“This is a crazy funny new take on Shakespeare’s A Midsummer Night’s Dream that will have you laughing out loud and getting goofy looks from the other people in the coffee shop. Christopher Moore is always entertaining, and this book is no exception — you will enjoy it from the first sentence to the very last. And, yes, there are squirrels in the story!”
— Julie Cameron, Beach Books, Seaside, OR
New York Times Bestseller!
Shakespeare meets Dashiell Hammett in this wildly entertaining murder mystery from New York Times bestselling author Christopher Moore—an uproarious, hardboiled take on the Bard’s most performed play, A Midsummer Night’s Dream, featuring Pocket, the hero of Fool and The Serpent of Venice, along with his sidekick, Drool, and pet monkey, Jeff.
Set adrift by his pirate crew, Pocket of Dog Snogging—last seen in The Serpent of Venice—washes up on the sun-bleached shores of Greece, where he hopes to dazzle the Duke with his comedic brilliance and become his trusted fool.
But the island is in turmoil. Egeus, the Duke’s minister, is furious that his daughter Hermia is determined to marry Demetrius, instead of Lysander, the man he has chosen for her. The Duke decrees that if, by the time of the wedding, Hermia still refuses to marry Lysander, she shall be executed . . . or consigned to a nunnery. Pocket, being Pocket, cannot help but point out that this decree is complete bollocks, and that the Duke is an egregious weasel for having even suggested it. Irritated by the fool’s impudence, the Duke orders his death. With the Duke’s guards in pursuit, Pocket makes a daring escape.
He soon stumbles into the wooded realm of the fairy king Oberon, who, as luck would have it, IS short a fool. His jester Robin Goodfellow—the mischievous sprite better known as Puck—was found dead. Murdered. Oberon makes Pocket an offer he can’t refuse: he will make Pocket his fool and have his death sentence lifted if Pocket finds out who killed Robin Goodfellow. But as anyone who is even vaguely aware of the Bard’s most performed play ever will know, nearly every character has a motive for wanting the mischievous sprite dead.
With too many suspects and too little time, Pocket must work his own kind of magic to find the truth, save his neck, and ensure that all ends well.
A rollicking tale of love, magic, madness, and murder, Shakespeare for Squirrels is a Midsummer Night’s noir—a wicked and brilliantly funny good time conjured by the singular imagination of Christopher Moore.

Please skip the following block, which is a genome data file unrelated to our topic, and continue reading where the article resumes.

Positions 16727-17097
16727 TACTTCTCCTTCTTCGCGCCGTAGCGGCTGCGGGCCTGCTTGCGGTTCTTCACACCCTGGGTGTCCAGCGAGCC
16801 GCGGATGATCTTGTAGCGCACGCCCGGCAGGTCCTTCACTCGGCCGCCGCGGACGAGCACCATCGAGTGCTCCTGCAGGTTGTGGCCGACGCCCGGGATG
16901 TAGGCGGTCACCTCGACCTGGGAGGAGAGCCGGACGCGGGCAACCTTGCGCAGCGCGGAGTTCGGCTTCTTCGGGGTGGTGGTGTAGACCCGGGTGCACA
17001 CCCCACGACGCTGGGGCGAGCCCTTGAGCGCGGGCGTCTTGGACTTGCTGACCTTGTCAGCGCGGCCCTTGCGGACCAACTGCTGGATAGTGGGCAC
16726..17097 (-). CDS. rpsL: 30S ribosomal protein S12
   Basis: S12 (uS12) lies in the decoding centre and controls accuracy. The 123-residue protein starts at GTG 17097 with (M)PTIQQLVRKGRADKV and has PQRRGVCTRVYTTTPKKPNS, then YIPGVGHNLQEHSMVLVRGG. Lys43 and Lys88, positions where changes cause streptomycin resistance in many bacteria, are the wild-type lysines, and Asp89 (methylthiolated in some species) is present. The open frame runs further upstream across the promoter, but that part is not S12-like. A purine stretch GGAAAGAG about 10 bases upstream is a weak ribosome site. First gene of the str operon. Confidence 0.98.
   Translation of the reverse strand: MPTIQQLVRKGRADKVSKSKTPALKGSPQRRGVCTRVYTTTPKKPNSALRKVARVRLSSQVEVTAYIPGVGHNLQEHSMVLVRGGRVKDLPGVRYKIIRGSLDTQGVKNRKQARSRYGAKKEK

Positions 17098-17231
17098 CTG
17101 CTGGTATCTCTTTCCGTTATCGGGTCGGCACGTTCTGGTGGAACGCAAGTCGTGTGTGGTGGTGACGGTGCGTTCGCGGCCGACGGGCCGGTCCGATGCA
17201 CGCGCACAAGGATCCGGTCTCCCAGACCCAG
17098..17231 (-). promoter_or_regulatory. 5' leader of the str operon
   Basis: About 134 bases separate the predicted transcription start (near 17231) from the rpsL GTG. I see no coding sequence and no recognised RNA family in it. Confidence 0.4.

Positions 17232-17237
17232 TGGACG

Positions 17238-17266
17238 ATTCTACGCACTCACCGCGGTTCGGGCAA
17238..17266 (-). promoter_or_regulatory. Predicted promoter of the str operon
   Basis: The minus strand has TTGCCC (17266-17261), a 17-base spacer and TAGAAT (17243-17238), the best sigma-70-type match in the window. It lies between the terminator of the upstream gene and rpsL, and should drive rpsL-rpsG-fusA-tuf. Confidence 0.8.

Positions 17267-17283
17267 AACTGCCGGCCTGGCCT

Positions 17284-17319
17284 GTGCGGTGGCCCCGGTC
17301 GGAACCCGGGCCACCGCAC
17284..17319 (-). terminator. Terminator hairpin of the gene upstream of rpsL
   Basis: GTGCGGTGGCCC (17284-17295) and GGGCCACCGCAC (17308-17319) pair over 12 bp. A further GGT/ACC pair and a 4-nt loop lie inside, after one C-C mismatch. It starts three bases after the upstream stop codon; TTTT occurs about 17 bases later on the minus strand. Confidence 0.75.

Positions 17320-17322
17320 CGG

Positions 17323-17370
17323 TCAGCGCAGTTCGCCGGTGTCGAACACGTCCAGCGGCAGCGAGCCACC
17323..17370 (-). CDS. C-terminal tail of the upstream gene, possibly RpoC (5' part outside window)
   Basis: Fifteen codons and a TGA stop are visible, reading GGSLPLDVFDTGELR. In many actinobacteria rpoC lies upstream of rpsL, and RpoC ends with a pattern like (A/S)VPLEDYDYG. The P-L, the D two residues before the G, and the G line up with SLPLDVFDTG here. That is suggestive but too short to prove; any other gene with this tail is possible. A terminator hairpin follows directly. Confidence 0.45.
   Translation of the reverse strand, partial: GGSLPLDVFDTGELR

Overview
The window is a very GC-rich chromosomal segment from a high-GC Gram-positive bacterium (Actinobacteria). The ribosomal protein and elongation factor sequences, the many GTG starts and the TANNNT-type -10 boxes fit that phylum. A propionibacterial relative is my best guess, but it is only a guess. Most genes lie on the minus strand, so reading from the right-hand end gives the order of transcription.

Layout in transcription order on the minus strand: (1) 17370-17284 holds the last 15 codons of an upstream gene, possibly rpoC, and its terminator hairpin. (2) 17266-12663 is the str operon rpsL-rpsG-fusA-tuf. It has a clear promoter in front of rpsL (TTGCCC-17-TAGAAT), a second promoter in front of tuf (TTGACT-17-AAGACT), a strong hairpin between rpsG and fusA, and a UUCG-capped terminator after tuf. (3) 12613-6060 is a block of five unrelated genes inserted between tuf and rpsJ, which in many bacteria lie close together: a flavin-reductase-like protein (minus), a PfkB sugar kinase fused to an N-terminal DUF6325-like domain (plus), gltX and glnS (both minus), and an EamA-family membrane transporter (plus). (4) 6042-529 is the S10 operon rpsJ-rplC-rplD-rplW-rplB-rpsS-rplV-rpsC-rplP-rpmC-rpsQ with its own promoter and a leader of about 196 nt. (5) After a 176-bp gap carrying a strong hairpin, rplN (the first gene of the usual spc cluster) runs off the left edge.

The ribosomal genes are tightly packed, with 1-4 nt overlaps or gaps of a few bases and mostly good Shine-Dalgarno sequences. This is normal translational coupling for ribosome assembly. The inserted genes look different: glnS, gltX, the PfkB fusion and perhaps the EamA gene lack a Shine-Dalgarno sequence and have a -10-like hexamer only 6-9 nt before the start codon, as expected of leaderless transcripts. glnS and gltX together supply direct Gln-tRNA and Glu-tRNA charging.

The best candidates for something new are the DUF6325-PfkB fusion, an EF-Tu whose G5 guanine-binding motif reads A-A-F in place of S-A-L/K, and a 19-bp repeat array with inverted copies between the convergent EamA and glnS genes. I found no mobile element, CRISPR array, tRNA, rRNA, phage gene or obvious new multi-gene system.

Christopher Moore is the author of seventeen previous novels, including Shakespeare for Squirrels, Noir, Secondhand Souls, Sacré Bleu, Fool, and Lamb. He lives in San Francisco, California.
"It takes a certain amount of guts and wild abandon to recast a Shakespeare comedy as a hard-boiled detective story, but if anyone can pull it off, it’s master satirist Moore, whose gift for funny business apparently knows no bounds. . . . A welcome return of a fan-favorite character in a romp of a tale that will delight not only mystery buffs but also fantasy fanatics, and, of course, Bard lovers." — Booklist (starred review)
"Moore’s trademark humor is on full display with his cast of strangely lovable characters. This is Shakespeare with an edge and will not only appeal to Moore’s fans but garner new ones." — Library Journal (starred review)
"Nobody writes mystery novels quite like Christopher Moore . . . . As hilarious as A Midsummer Night’s Dream is to begin with, Moore adds a contemporary dose of sly humor that I think would impress the Bard." — Bookpage (starred review)
“Buckle in for Shakespeare for Squirrels, an uproarious take on Shakespeare’s A Midsummer Night’s Dream—transformed into a murder mystery. . . A funny, fast-paced, and wild read.” — Huffington Post
"Christopher Moore has written a wonderful diversion for hard times. Even Shakespeare would have appreciated the jokes." — Wall Street Journal
"A hilariously noir tale of love, magic and murder." — USA Today
“Manic parodist Moore…returns with a rare gift for Shakespeare fans who think A Midsummer Night’s Dream would be perfect if only it were a little more madcap. . . . A kicky, kinky, wildly inventive 21st century mashup with franker language and a higher body count than Hamlet.” — Kirkus Reviews
“This cheeky homage will please lovers of Shakespeare and camp.” — Publishers Weekly